Innovative Intersections and Interchanges

 

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Continuous Green-T (CGT) icon
Innovative Intersection: Continuous Green-T (CGT)
U.S. 40 (Columbia Pike) at Rivers Edge Road, Columbia, Md.

A CGT is also known as:

  • Turbo-T
  • High-T
  • Seagull

What Is A CGT?

  • Intersection design where one major street direction of travel (the top side of the “T”) can pass through the intersection without stopping, and the opposite major street direction of travel is typically controlled by a traffic signal
  • Left-turn vehicles from the side street use a channelized receiving lane on the major street to merge onto the major street
  • Intersection is typically signalized but can also be designed without a traffic signal

When Should It Be Considered?

  • At intersections:
    • With three legs
    • With heavy through traffic volumes on the major street
    • With moderate to low left-turn traffic volumes on the side street
    • Where there are no driveways along the major street opposite the side street
    • With a limited number of pedestrian crossings across the major street or with an alternative pedestrian crossing location nearby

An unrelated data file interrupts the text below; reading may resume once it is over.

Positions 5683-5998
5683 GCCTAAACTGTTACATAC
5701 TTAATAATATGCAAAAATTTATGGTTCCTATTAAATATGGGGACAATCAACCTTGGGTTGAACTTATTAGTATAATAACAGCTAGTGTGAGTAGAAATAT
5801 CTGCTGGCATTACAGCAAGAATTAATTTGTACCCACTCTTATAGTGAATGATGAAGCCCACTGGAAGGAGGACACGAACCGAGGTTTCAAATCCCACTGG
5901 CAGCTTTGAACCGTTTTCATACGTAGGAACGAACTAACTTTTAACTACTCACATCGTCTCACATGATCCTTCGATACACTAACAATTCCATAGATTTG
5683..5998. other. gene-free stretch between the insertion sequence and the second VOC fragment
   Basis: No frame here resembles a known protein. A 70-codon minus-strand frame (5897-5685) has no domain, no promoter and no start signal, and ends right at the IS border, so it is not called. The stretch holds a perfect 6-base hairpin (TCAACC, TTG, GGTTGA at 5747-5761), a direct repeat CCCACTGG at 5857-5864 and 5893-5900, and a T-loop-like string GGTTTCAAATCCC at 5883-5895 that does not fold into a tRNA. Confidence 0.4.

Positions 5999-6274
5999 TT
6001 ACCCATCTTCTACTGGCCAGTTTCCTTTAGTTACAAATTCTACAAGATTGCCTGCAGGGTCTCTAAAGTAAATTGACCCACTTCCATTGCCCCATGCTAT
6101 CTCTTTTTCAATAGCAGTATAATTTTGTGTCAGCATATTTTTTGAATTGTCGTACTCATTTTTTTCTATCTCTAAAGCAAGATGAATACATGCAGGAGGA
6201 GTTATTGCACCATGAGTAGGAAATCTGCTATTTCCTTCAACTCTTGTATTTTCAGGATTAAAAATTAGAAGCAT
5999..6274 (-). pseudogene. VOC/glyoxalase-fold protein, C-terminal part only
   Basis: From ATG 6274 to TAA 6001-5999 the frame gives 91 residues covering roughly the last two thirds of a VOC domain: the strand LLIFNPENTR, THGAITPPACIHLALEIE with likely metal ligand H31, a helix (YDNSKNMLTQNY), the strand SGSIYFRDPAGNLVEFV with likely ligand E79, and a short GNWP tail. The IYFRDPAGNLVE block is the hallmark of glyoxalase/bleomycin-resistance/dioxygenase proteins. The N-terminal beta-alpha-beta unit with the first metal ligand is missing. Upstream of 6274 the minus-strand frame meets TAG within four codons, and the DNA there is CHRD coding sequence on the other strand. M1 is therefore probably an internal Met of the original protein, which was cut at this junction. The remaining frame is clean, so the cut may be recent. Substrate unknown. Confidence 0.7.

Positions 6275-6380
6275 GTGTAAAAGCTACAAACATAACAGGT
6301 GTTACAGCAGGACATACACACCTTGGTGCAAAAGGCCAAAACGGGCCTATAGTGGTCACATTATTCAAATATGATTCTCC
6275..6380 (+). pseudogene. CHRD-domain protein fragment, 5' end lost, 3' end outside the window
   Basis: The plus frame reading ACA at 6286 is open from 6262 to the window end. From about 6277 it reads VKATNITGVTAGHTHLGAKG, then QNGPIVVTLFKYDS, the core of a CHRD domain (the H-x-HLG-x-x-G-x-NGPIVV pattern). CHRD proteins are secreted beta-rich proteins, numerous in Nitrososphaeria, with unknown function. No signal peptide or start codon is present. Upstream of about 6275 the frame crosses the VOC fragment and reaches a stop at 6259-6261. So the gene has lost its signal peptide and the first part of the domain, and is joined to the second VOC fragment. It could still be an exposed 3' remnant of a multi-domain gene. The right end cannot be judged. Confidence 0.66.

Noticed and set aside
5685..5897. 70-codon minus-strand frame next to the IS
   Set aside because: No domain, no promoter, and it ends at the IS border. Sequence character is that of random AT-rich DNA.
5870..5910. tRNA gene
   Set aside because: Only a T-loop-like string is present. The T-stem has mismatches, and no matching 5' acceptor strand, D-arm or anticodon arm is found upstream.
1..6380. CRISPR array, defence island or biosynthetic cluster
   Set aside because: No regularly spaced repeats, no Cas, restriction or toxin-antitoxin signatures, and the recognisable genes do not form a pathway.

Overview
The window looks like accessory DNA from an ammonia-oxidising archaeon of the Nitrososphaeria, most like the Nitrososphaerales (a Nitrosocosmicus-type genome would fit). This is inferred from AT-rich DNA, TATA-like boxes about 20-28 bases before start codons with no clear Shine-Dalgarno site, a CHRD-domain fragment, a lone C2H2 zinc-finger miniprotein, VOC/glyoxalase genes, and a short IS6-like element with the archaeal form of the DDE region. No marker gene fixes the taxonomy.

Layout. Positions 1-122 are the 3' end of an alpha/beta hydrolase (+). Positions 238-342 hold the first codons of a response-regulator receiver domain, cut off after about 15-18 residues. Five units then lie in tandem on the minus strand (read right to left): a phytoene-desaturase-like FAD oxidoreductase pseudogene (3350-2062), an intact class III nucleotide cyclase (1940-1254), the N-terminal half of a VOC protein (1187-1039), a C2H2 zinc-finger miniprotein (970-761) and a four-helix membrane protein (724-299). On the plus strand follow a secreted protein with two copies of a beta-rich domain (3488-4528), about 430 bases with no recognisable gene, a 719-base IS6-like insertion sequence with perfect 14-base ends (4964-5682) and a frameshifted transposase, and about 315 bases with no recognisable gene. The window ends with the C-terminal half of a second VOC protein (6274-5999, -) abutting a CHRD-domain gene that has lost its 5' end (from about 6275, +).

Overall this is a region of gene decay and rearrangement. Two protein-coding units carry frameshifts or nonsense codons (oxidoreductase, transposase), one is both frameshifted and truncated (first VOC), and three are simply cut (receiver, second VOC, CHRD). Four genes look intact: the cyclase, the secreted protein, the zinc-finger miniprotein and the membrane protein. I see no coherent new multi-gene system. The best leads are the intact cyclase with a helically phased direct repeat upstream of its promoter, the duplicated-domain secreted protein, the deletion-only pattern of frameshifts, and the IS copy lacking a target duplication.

Benefits

  • Improved safety: Channelizing left-turn vehicles from the side street reduces the potential for angle crashes
  • Increased efficiency: One direction of travel on the major street is free-flow, and, as a result, more green time can be provided to the other movements, reducing delay
  • Free-flow in one direction: One direction of travel on the major street never stops, which improves traffic signal synchronization and reduces corridor travel times

How to Navigate

Below shows how to navigate a CGT intersection. Click the image to view a larger version or watch the video.

CGT navigation diagram

Conflict Points

The number of conflict points (locations where vehicle travel paths intersect) is one metric that can be used to evaluate the safety of an innovative intersection or interchange.

There are three categories: crossing, merging or diverging.

In general, merging and diverging conflict points — where vehicles are moving in the same direction — are associated with less severe crash types than crossing conflict points where vehicles are moving in opposite directions.

The diagrams below compare the possible vehicle travel movements and associated conflict points at a conventional three-leg intersection to a CGT.

These diagrams represent a general case, with one travel lane in each direction, and do not take into account pedestrian or bicycle movements at an intersection or interchange.

When compared to a conventional three-leg intersection, a CGT has the same number and types of conflict points.

Conventional Intersection: Conflict Points

Conflict Point

CGT: Conflict Points

Conflict Point

Resources

Virginia Department of Transportation

Federal Highway Administration

Page last modified: Nov. 7, 2019